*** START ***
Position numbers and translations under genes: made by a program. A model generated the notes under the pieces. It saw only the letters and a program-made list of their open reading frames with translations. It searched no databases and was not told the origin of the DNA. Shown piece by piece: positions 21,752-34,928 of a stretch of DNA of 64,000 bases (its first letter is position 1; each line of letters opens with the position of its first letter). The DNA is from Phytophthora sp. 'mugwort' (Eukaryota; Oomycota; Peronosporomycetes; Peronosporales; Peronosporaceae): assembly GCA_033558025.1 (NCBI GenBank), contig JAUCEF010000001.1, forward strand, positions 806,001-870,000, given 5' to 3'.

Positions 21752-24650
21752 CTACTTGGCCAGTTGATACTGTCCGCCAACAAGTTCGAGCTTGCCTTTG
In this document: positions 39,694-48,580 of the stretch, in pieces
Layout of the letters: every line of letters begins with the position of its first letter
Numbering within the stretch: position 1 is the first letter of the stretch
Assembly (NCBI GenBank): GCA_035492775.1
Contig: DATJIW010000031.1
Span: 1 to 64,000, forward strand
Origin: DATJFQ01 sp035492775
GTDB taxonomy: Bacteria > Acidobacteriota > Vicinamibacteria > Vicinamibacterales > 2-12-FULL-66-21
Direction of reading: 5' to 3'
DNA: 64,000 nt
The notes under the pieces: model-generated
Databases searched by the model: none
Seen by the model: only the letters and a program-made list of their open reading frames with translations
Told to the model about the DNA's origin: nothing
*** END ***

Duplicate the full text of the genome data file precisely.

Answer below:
Position numbers and translations under genes: made by a program. A model generated the notes under the pieces. It saw only the letters and a program-made list of their open reading frames with translations. It searched no databases and was not told the origin of the DNA. Shown piece by piece: positions 21,752-34,928 of a stretch of DNA of 64,000 bases (its first letter is position 1; each line of letters opens with the position of its first letter). The DNA is from Phytophthora sp. 'mugwort' (Eukaryota; Oomycota; Peronosporomycetes; Peronosporales; Peronosporaceae): assembly GCA_033558025.1 (NCBI GenBank), contig JAUCEF010000001.1, forward strand, positions 806,001-870,000, given 5' to 3'.

Positions 21752-24650
21752 CTACTTGGCCAGTTGATACTGTCCGCCAACAAGTTCGAGCTTGCCTTTG
In this document: positions 39,694-48,580 of the stretch, in pieces
Layout of the letters: every line of letters begins with the position of its first letter
Numbering within the stretch: position 1 is the first letter of the stretch
Assembly (NCBI GenBank): GCA_035492775.1
Contig: DATJIW010000031.1
Span: 1 to 64,000, forward strand
Origin: DATJFQ01 sp035492775
GTDB taxonomy: Bacteria > Acidobacteriota > Vicinamibacteria > Vicinamibacterales > 2-12-FULL-66-21
Direction of reading: 5' to 3'
DNA: 64,000 nt
The notes under the pieces: model-generated
Databases searched by the model: none
Seen by the model: only the letters and a program-made list of their open reading frames with translations
Told to the model about the DNA's origin: nothing